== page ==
Inequity, inequality and injustice are sure things to get me fired up. When Libby Lyons, Director of WGEA recently posted on Twitter about a (small) drop in the gender pay gap, the thread of comments that followed were an illuminating insight into the attitudes toward women getting a fair go in Australia. I saw red and broke one of my rules and tweeted whilst angry.
The gender pay gap is real. It starts early. It persists throughout a woman’s life. It harms her. Especially when she becomes a woman over 50. It harms Australia, economically, socially and politically. It’s time for every one of us to step in, everywhere, all the time, to close a yawning financial gap that simply is not fair.
It Starts Young and Persists
Women’s wallets are penalised from the outset of life. Girls are paid less pocket-money than boys, they’re expected to contribute in greater amounts to household chores and they perform more caring duties than boys. This is a trend that continues throughout a woman life.
Women are not only paid less than men to the tune of 21.3% (AUD $25, 717), they also carry out two and a half times more unpaid household and care work than men. As a result, women have less time to go to work or they are forced to work longer overall hours when taking into account paid and unpaid work.
On top of that, Australia has one of the most gender segregated workforces in the world. What this means is the there are very clear stereotypes about what constitutes women’s work versus mens work. Sectors such as healthcare and social assistance services are dominated by women who represent 80% of workers and 70% of management roles. Whereas manufacturing mining and construction are dominated by men. Surprise, surprise, healthcare and social assistance services are the lowest paid industries with construction and mining some of the highest. Draw your own conclusions about what might happen if more men were catapulted into nursing, teaching, childcare and retail!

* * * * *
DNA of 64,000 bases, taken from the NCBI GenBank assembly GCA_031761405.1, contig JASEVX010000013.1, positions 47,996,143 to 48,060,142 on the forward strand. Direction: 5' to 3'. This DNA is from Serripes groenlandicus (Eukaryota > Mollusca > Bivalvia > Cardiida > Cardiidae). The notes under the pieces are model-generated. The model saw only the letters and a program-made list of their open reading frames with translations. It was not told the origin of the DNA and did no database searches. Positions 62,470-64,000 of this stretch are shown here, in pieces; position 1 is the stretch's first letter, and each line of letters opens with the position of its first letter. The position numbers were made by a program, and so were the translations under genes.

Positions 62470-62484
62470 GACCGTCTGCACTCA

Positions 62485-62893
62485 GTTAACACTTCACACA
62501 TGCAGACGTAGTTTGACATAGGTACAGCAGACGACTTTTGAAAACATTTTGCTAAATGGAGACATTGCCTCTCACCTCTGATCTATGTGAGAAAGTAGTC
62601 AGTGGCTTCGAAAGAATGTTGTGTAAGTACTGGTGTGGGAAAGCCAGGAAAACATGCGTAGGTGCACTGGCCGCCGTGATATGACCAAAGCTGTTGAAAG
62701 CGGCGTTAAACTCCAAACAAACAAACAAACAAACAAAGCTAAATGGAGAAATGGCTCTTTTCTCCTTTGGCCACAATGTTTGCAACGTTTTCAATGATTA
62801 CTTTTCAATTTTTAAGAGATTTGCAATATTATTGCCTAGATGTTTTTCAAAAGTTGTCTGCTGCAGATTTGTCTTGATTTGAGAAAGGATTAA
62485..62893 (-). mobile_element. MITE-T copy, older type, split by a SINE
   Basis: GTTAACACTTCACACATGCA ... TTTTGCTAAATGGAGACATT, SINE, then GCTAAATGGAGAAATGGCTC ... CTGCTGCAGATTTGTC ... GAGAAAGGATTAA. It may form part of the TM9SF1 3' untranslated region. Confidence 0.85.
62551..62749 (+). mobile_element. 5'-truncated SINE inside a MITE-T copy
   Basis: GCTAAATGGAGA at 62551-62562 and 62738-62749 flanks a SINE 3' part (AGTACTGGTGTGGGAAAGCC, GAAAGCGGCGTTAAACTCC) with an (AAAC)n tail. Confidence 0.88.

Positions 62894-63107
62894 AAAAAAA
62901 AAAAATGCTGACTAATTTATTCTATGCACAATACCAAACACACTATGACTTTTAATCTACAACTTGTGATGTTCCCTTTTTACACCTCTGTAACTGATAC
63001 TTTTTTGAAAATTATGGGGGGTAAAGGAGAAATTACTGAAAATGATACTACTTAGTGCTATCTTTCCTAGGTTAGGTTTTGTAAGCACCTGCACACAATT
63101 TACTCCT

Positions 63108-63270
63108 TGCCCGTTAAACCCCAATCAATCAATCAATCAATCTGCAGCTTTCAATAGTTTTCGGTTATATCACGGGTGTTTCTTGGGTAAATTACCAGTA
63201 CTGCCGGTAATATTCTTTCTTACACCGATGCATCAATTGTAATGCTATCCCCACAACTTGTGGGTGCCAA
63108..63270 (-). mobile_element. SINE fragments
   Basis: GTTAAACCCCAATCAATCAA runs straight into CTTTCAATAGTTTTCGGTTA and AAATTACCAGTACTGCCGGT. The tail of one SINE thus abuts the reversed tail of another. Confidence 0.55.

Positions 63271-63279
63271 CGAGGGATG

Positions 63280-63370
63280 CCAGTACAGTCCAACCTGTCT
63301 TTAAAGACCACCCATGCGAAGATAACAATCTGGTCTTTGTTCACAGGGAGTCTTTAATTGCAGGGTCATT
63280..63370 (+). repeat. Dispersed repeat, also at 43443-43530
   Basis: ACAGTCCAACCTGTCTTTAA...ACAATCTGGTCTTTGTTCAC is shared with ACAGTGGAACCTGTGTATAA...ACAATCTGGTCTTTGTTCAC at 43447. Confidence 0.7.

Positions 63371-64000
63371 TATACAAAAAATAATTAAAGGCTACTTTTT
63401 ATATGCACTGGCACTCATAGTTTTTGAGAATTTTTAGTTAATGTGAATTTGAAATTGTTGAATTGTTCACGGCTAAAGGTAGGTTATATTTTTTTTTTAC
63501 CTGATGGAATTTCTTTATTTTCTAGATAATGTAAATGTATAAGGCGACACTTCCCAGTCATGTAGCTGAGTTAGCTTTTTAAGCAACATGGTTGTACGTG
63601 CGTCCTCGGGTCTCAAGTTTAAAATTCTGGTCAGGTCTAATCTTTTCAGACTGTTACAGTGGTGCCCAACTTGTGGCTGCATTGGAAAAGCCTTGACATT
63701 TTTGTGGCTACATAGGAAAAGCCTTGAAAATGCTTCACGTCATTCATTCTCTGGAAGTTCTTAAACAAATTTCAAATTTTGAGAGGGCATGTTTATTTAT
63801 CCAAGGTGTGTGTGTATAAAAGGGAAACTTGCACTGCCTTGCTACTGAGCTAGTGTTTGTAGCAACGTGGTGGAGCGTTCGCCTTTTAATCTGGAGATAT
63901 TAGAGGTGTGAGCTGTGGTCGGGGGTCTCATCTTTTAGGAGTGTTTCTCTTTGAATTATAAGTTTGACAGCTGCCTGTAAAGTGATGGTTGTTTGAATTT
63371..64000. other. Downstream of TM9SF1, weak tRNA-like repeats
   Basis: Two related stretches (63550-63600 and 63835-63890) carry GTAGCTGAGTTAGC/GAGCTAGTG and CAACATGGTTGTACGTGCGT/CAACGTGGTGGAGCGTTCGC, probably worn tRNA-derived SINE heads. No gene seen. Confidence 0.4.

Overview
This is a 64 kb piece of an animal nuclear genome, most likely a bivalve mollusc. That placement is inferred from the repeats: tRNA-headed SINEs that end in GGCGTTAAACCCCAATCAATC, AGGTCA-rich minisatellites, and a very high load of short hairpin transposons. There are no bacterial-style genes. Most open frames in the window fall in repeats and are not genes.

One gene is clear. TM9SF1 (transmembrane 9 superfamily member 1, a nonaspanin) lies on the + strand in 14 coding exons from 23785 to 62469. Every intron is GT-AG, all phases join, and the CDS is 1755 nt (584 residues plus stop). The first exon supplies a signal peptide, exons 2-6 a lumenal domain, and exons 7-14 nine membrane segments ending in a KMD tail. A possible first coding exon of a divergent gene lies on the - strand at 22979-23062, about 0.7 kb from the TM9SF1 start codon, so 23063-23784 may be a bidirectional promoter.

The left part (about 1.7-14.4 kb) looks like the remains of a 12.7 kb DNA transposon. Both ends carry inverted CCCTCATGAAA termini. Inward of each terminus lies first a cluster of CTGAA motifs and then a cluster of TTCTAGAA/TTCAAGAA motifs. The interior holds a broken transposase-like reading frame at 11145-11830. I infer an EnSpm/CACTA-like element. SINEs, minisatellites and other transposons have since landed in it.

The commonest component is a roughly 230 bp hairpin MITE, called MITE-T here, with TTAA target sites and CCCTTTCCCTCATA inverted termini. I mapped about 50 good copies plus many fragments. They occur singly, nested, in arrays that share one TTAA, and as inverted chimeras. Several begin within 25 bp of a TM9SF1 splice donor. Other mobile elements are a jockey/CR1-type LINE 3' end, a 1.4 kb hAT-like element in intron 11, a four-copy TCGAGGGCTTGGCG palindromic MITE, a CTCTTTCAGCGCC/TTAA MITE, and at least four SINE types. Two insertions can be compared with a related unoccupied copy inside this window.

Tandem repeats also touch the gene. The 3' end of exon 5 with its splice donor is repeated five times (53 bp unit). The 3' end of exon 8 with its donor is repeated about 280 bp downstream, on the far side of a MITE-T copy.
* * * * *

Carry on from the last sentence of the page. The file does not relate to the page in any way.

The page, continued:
Lets cut to the chase and bust some myths about women, work, money and equality:
Myth 1: Women graduate from university and secure post-graduate roles with equal pay.
Graduate programs typically under-hire and under-pay women versus men to the tune of 10%. Research shows that women graduates encounter a pay gap of several thousand dollars in their first job out of university. This pay gap widens as other gendered expectations along with structural barriers in the workplace (lack of paid parental leave, flexible work, bias and discrimination) emerge to hold women back from advancing their career and their lifetime financial wellbeing. Unfortunately, these barriers and attitudes to women persist throughout her career.
Myth 2: Women don’t ask for pay rises.
This is a cop-out based on gendered stereotypes about the way society expects a woman to behave. This view perpetuates the myth that it’s the woman fault and doesn’t take into account the systemic workplace practices that fail to organise and value work along with performance, fairly. These failures include recruitment processes and selection criteria, as well as benchmarks used to assess performance, pay and promotion.
Women are further penalised when they do ask for a raise. In this recent study by HBR, we discover that women are asking for pay rises at similar rates to men (as opposed to previous information which indicated women do not ask). However, due to bias and expectations about ‘asking behaviour’, they are less likely to be granted a pay rise, even when disparity exists.